The technopark for kids was also a social project. Back then, I didn’t know what I wanted to be when I grew up – by the way, I still don’t know that – but I really wanted to help children choose their future career. And I believe this can be done only by trial and error. ITMO.KIDS is an accessible opportunity to try yourself in different fields: IT, design, biology, and other sciences. Children try something and see what they like; then, they can make decisions based on their own experience.

The experience I got developing this project came in really handy during the competition: the skills related to designing development strategies, analyzing the market, managing staff and projects – they give you the foundation needed to solve nearly any problem. I also regularly draw from my experience at ITMO in general – for instance, I use my understanding of moderating and facilitating group communication at work and in personal communication.

Speaking about choosing your career… You are an ITMO graduate and your first degree was in electrical engineering. Why did you decide to try yourself in different fields? How did you start producing your own projects? And why did you decide to make them for kids?

That’s an interesting story. As a Bachelor’s student, I studied engines and developed control systems for them. When I started developing FabLab in my fourth year, I realized that I was lacking entrepreneurial and soft skills. That’s why I decided to study innovations economy as my Master’s degree. We studied project economy, learned to build businesses, and evaluated startups. After that, I knew that soft skills are cool, but I wanted to go back to engineering sciences. So, for my PhD I returned to the Faculty of Control Systems and Robotics, where I studied control in technical systems. As a result, my education gave me a deep engineering background with good management skills.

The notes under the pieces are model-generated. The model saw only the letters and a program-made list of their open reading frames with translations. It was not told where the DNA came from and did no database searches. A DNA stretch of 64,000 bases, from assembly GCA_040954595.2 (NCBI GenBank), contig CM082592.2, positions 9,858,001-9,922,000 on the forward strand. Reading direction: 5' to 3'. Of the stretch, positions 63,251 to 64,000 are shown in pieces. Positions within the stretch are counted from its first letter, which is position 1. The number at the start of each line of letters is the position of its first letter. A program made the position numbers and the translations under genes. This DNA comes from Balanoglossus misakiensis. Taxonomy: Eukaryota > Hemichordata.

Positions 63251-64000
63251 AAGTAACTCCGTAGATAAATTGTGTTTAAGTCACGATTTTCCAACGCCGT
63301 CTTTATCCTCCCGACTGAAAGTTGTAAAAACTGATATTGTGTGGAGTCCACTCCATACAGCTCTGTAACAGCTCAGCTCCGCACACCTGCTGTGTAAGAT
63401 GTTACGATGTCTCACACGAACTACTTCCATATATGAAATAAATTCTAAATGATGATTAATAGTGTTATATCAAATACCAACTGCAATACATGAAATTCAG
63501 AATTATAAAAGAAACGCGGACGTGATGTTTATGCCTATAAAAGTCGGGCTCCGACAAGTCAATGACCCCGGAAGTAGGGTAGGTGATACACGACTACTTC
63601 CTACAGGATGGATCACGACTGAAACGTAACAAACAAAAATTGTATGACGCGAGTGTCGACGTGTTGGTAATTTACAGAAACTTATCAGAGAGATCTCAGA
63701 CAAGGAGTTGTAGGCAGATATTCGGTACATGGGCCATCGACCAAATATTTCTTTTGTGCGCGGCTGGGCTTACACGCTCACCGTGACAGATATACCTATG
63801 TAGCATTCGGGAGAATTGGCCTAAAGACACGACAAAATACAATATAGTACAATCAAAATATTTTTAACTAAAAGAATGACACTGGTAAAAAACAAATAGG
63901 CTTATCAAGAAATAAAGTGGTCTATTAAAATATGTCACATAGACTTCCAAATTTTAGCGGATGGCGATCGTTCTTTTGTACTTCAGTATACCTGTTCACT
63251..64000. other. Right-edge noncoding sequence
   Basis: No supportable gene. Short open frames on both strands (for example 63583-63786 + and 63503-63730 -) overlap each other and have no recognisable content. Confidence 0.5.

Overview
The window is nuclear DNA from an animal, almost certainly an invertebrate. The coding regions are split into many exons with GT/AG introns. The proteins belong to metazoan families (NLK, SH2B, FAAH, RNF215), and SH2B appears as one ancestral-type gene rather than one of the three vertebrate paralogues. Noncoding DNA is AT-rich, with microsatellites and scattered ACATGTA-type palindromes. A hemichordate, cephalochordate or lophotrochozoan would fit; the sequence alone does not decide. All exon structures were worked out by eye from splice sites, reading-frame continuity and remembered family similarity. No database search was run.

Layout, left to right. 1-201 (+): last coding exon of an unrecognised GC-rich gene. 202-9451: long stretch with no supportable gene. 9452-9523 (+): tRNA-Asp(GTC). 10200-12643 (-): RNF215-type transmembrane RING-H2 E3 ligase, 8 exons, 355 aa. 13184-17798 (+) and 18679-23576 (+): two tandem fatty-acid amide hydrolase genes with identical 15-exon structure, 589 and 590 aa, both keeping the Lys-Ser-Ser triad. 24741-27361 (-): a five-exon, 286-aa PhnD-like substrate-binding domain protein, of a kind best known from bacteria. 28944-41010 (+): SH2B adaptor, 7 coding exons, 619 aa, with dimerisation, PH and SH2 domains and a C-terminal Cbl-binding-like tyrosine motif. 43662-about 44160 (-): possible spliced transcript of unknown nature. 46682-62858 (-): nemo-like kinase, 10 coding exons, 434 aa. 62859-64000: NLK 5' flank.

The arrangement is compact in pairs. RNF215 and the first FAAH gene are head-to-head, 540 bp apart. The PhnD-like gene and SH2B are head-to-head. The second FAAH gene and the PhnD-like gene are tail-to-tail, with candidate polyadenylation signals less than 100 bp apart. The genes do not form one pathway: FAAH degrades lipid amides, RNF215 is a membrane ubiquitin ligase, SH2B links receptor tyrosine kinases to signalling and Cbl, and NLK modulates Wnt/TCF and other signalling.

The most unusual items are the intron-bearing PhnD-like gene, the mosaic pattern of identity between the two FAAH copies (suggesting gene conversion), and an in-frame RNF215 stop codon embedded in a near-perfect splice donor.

Later, I studied in the presidential program for administrative staff at the Higher School of Economics. There, I acquired very specific skills in management, economics, and business administration.

Now I am developing projects for education. I think that projects for kids are something like my social mission. My mother is a teacher and I am good with kids. I often take part in social projects connected to education and sharing knowledge and skills. I think that mentorship is an important element in the life of every person: if you learned something, this knowledge isn’t worth much if you are not using it or sharing it with others.

ITMO students at the Student Services Office. Photo by ITMO.NEWS

ITMO students at the Student Services Office. Photo by ITMO.NEWS

Do you maintain your connections to ITMO now? What did the university give you?

ITMO is first and foremost my alma mater, it will always have a place in my heart. By the way, I still have the pixel heart keychain that was once very popular at the university. I am still in touch with my former supervisors and colleagues at ITMO and I really value the social connections I’ve shaped throughout my life.

The second valuable thing I got at ITMO is the skill to learn. We live in a world where your age isn’t determined by a number in your ID, but by your ability to learn and quickly adapt to new environments. In this sense, the university equips us with not so much specific knowledge, but the ability to look for information.

For me, ITMO has always been about people and love, and I hope that these values still make up the DNA of every student and member of staff.